What Executive Directors are Looking for in a Music Director

following is an outline of the points provided during the “What Executive Directors are Looking for in a Music Director” panel from the 2012 Conductor’s Guild Conference, Thursday, January 5, 2012. Panel: Stephen Burns, Drew McManus, Donald Schleicher, Jeff vom Saal (Moderator)

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Do An Internal Audit Before Creating Job Descriptions

  • Identify institutional strengths and weaknesses in areas where Md duties and responsibilities might overlap.
  • Determine probability of retention for administrators attached to each characteristic.
  • Embed results into Job Description and interview process.

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There’s Due Diligence And There’s Due Diligence

  • Everyone (yes, even the professional recruiter/headhunter/consultant you hired) has an agenda; make sure you know what it is.
  • There’s no such thing as “the truth” – learn how to use data convergence.
  • Apply double blind test conditions to due diligence; ask an equal number of subjects on every side of the fence.
  • You’re going to need help; hire someone to check up on your headhunter.

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Find Easter Eggs

  • MD candidates ask to see the collective bargaining agreement and/or express an interest in learning about your work environment and why certain clauses exist.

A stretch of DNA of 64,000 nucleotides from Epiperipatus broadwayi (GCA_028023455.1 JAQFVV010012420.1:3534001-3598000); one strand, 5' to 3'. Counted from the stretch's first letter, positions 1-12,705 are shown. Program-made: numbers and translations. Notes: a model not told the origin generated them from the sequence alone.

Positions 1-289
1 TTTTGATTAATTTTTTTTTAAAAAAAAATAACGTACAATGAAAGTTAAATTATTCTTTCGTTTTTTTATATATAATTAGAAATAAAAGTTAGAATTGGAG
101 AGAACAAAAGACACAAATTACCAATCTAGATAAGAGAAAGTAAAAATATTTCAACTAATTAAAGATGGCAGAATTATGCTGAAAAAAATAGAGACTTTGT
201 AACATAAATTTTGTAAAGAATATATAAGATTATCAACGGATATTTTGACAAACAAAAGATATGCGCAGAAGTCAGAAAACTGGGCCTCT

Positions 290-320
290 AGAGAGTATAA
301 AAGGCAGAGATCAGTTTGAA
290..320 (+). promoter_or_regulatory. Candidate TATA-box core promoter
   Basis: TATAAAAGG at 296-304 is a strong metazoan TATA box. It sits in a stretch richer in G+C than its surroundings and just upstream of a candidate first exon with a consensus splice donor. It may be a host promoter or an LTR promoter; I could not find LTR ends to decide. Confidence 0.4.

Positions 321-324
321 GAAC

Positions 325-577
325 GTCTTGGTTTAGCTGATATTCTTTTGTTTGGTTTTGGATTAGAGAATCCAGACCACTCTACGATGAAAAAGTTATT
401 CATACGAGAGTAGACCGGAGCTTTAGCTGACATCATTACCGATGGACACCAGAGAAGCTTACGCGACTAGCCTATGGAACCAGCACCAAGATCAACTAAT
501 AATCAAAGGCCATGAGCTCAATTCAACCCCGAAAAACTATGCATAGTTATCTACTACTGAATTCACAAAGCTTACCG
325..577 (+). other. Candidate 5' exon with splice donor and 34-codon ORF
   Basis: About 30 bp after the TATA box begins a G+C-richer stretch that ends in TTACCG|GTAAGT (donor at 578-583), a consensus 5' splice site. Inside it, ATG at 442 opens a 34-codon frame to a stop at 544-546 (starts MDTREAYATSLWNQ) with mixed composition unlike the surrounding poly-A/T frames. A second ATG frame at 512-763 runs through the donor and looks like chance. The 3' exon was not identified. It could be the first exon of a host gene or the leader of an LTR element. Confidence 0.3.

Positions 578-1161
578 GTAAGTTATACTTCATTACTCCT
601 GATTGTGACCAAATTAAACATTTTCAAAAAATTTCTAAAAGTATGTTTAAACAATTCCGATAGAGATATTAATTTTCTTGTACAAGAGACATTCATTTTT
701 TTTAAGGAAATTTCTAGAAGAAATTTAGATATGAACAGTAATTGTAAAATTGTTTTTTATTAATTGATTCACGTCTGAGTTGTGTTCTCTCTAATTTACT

• The candidate knows s/he applied for the position.
  • Candidates express interest in creating quantifiable set of performance evaluation guidelines for administrative duties and responsibilities.

[ilink url=””http://adaptistration.com/hi-lets-talk” style=”note”]Questions about anything above? Then get in touch :)[/ilink]

About Drew McManus

"I hear that every time you show up to work with an orchestra, people get fired." Those were the first words out of an executive's mouth after her board chair introduced us. That executive is now a dear colleague and friend but the day that consulting contract began with her orchestra, she was convinced I was a hatchet-man brought in by the board to clean house.

I understand where the trepidation comes from as a great deal of my consulting and technology provider work for arts organizations involves due diligence, separating fact from fiction, interpreting spin, as well as performance review and oversight. So yes, sometimes that work results in one or two individuals "aggressively embracing career change" but far more often than not, it reinforces and clarifies exactly what works and why.

In short, it doesn't matter if you know where all the bodies are buried if you can't keep your own clients out of the ground, and I'm fortunate enough to say that for more than 15 years, I've done exactly that for groups of all budget size from Qatar to Kathmandu.

For fun, I write a daily blog about the orchestra business, provide a platform for arts insiders to speak their mind, keep track of what people in this business get paid, help write a satirical cartoon about orchestra life, hack the arts, and love a good coffee drink.

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